As you explore the pathways taken by food and air keep in mind the relationship between the structures that make up the pathways.
Click here to see the relationship between the various cavities shown above.
From the glottis air passes into the larynx and continues toward the lungs in the trachea. The lungs are where gas exchange occurs. Food follows a parallel path in the esophagus. The body wall and epithelial tissue have been reflected to show the position occupied by the lungs and the heart. The lungs appear blue in this photo because they are filled with blue latex that was injected to highlight the venous portion of the circulatory system. The diaphragm forms the posterior margin of the thoracic cavity.
Click to examine the membranes that cover the organs in the thoracic cavity.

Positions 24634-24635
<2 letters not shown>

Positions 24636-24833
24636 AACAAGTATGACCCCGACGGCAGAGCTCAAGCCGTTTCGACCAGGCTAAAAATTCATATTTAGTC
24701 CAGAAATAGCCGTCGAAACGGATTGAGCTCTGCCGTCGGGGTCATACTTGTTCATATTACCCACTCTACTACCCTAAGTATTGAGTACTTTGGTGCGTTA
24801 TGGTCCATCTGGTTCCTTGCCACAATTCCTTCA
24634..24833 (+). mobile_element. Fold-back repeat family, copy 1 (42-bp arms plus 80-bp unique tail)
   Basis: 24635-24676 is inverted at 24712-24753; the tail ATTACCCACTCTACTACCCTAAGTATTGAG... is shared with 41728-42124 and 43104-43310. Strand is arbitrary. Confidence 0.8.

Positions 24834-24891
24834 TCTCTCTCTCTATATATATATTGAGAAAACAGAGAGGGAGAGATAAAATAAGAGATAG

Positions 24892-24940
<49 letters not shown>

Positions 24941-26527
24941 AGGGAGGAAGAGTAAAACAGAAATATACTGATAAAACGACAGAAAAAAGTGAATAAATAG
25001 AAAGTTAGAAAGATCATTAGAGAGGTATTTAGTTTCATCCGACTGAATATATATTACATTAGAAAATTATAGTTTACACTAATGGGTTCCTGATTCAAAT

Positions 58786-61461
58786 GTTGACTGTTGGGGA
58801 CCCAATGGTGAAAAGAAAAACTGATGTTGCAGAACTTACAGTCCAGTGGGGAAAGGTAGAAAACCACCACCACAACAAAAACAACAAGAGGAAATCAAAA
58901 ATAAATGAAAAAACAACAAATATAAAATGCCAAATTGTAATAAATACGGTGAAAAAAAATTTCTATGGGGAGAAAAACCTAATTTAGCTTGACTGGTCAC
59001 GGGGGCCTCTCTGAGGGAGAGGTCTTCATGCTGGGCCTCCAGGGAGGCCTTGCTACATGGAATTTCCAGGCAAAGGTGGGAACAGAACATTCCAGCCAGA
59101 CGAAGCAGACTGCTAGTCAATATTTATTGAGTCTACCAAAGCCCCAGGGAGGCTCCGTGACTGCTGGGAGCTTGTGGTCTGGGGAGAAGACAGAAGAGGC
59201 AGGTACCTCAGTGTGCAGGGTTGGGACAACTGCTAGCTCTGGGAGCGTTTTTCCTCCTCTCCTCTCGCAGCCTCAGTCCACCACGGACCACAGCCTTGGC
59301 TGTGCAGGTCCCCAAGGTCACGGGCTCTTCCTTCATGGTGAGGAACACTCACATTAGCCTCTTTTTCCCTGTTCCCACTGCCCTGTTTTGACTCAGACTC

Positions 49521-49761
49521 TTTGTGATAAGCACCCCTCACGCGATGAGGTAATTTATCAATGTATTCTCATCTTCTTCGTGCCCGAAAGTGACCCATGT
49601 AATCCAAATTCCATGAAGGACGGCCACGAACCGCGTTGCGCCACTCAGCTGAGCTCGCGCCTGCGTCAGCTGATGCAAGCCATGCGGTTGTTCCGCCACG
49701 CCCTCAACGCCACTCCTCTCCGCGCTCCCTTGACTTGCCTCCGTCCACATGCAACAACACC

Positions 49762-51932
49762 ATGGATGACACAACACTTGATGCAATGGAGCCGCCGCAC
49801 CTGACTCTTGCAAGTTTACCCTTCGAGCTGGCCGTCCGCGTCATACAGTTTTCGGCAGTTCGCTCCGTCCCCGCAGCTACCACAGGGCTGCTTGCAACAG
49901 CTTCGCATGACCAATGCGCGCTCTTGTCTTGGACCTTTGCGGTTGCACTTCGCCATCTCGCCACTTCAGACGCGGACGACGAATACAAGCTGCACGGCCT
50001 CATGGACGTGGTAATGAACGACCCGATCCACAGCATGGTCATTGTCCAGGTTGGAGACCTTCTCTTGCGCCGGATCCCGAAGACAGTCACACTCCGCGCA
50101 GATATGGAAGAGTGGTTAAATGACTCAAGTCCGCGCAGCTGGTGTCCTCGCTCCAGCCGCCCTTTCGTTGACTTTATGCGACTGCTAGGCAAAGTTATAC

Click here to explore the glands associated with the facial region.
Click to follow the pathway taken by food through the diaphragm and into the abdominal cavity.
Food passes through the thoracic cavity enclosed in the esophagus and enters the stomach (1), which is located
ventral to the liver in the abdominal cavity. In the image on the left the liver has been reflected toward the
diaphragm to make it easier to see the digestive organs. Trace the food from the stomach (1) through the digestive
organs. The first portion of the small intestine is the duodenum (2) followed by the jejunum (3), and ileum (4).
The ileum connects to an enlarged pouch, the caecum .
Food then proceeds into the colon with the ascending (5),
transverse (6) and descending (7) regions before entering the rectum and passing out of the body through the anus.
Click to reflect the abdominal organs to the right to view the relationship between several organs and mesenteries that lie in the abdominal cavity.